PENSACOLA BEACH – An attorney representing a company
developing resort towers in Pensacola Beach believes a request by the Escambia County
property appraiser and tax collector asking the Florida Supreme Court to reverse a ruling prohibiting the county from collecting taxes on the land will be denied.
Edward P. Fleming, a founding member and partner of
McDonald, Fleming, Moorhead Attorneys at Law and an attorney representing
Island Resorts Investments Inc. in Island
Resorts v. Jones, said the county officials asked the state’s high court to
reverse the ruling because it conflicts with a previous case addressing the
issue of taxation on land, Accardo v.
“We believe that (the) request, to be briefed during the next 30
days, will be denied, as Accardo was
limited to perpetual leases,” Fleming told the Florida Record.
Under a Santa Rosa Island deed agreement, Escambia County
cannot sell land on the island outright.
Fleming said the law currently states that land leased from
the government of Pensacola Beach should be taxed only as intangible personal
property, but a key question is whether the “lease” at issue is truly a lease.
Fleming said the Florida Supreme Court has ruled that a lease that never ends,
also known as a lease in perpetuity, is not a lease.
“The analysis that must be done is to determine whether the lease
at issue is, or is not, a ‘true’ lease,” Fleming said.
Fleming said Escambia County Property Appraiser
Chris Jones has stated that he does not intend to apply the Island Resorts v. Jones decision to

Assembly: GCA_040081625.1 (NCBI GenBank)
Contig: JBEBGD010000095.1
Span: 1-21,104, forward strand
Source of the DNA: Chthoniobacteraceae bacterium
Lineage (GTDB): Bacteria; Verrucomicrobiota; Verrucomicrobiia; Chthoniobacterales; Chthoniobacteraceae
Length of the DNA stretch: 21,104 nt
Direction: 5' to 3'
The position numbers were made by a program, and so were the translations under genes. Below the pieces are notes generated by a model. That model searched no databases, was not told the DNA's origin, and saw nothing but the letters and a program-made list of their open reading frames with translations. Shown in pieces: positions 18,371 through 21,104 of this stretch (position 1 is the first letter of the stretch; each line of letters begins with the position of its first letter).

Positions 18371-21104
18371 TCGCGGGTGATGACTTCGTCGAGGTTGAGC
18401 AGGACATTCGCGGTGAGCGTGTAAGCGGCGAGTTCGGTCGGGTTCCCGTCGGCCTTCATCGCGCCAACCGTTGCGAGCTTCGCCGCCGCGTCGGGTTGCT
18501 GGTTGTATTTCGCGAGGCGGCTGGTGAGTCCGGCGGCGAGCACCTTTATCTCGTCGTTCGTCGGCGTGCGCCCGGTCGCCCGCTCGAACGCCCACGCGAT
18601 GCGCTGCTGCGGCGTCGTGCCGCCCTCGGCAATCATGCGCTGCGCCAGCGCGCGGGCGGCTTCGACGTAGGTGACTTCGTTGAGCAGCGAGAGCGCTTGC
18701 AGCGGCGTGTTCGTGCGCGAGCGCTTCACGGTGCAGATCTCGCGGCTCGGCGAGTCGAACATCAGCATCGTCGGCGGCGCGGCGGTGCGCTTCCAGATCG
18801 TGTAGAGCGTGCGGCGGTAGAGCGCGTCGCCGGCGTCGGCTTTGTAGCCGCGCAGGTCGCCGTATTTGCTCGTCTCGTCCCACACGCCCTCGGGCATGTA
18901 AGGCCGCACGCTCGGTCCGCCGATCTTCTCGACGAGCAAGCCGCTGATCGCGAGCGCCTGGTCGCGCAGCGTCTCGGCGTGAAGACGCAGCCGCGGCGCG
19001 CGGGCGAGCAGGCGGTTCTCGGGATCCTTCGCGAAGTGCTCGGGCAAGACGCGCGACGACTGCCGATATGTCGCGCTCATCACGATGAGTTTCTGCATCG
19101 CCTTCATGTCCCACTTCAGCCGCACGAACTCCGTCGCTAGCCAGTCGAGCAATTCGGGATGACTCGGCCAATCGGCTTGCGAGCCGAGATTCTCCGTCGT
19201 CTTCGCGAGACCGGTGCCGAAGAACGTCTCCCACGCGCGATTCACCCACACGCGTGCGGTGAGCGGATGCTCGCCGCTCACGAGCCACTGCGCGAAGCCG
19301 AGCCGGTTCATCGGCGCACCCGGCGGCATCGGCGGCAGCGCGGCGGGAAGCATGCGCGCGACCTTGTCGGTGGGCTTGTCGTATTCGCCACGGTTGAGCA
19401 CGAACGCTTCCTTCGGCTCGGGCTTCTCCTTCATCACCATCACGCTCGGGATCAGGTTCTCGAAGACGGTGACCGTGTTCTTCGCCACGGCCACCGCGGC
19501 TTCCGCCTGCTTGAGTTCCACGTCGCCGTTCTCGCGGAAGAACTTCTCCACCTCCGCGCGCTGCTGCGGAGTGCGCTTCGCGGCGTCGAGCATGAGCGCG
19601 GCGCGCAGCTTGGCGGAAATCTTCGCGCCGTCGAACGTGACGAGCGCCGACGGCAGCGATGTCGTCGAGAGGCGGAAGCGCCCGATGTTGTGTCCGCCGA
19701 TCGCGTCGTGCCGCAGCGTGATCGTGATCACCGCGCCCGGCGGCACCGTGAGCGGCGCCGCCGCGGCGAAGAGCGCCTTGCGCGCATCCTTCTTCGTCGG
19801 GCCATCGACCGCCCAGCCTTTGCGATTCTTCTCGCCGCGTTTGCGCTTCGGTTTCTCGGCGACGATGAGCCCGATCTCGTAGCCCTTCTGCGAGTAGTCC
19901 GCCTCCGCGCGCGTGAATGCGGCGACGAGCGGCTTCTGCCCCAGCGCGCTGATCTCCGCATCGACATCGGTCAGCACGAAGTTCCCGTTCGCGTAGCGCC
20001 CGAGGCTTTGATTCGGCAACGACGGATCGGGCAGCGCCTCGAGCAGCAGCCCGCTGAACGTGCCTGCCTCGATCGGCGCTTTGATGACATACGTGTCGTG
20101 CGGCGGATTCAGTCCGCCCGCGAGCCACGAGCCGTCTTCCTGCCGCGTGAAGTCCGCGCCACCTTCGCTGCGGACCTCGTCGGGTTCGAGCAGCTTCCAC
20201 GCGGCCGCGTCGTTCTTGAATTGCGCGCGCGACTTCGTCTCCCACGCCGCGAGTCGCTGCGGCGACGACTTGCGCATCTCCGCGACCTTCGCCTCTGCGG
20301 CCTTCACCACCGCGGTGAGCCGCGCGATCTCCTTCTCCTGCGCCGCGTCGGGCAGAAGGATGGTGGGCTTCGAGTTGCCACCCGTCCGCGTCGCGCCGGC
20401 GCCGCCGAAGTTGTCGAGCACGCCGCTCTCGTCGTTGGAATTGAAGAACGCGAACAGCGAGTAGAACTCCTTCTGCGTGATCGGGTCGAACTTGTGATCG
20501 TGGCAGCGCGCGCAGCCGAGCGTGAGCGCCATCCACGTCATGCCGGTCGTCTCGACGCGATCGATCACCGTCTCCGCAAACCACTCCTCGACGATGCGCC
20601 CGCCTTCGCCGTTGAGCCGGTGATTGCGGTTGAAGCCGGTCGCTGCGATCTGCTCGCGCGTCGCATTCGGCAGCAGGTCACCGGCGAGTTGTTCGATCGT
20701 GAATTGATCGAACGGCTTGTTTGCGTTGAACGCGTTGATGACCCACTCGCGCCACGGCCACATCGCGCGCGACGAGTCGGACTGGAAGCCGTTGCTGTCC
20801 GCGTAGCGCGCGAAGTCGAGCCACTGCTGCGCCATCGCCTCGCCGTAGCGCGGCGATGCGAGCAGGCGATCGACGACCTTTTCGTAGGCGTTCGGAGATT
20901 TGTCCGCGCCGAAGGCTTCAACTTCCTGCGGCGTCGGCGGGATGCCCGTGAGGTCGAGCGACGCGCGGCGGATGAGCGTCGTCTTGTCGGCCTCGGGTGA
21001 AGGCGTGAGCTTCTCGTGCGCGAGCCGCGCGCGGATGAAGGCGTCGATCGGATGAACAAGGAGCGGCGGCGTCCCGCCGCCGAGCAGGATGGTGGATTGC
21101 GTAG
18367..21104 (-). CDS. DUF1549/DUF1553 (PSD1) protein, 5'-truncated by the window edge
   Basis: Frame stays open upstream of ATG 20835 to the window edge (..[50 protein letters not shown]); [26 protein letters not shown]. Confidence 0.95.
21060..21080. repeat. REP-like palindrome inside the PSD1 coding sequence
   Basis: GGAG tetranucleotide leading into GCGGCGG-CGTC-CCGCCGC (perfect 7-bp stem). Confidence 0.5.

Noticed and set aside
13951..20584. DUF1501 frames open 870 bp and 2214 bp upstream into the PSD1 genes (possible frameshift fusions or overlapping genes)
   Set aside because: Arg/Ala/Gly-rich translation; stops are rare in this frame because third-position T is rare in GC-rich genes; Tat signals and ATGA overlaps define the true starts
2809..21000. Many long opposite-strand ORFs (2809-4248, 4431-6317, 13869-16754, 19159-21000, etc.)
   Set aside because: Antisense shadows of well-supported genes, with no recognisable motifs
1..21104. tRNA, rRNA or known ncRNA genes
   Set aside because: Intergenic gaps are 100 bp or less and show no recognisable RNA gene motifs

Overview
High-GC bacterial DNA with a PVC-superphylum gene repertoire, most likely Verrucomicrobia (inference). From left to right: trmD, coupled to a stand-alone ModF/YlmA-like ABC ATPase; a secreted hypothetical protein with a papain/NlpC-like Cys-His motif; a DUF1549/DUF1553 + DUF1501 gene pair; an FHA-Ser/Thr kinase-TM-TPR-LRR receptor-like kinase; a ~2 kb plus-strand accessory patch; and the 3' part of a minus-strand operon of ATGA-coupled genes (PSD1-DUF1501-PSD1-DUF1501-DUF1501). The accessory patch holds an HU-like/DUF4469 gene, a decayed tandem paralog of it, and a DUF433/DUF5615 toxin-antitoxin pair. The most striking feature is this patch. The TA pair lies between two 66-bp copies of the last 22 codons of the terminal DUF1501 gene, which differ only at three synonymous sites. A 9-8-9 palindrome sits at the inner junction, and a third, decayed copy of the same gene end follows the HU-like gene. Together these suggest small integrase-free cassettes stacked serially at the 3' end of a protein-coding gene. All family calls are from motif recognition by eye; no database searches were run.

condominiums, constituting more than half of the residential properties at
“His attempt to distinguish condos is not supported by law,
and runs contrary to existing law, but it is apparent that this (is) a battle that
will have to be fought,” Fleming said.
In an amended appellant brief filed in September 2015 with
the 1st District Court of Appeal, Fleming and attorney
R. Todd Harris of McDonald, Fleming, Moorhead wrote “the property appraiser has
misinterpreted and misapplied a Florida Statute he does not like to reach an
unlawful result – i.e., a failure to follow the mandatory language of the
controlling statute requiring that the leasehold interest now before this court
be taxed for what it is, intangible personal property.”
In March, the district court of appeal overturned a ruling
from the Circuit Court for Escambia County that would have allowed Pensacola
Beach leaseholders to be assessed ad valorem property taxes. In May, an appeals
court denied the county’s motion for rehearing the case.
Fleming said the property at Pensacola Beach was not taxed
before 2004, and the revenue from lease fees was adequate to sustain beach government
and beach services. Beach residents were assessed special taxes for fire
protection, mosquito control and some other services. Starting in 2004, beach
residents were taxed on value of improvements only, and, beginning in 2011,
they were taxed for improvements and land.
“The Island Resorts v.
Jones case only deals with taxation of land, and that case held that the
land belongs to Escambia County – not the leaseholders,” Fleming said. “Land
that belongs to the county is not subject to ad valorem taxation, but the
leasehold interests in land is taxable as intangible personal property by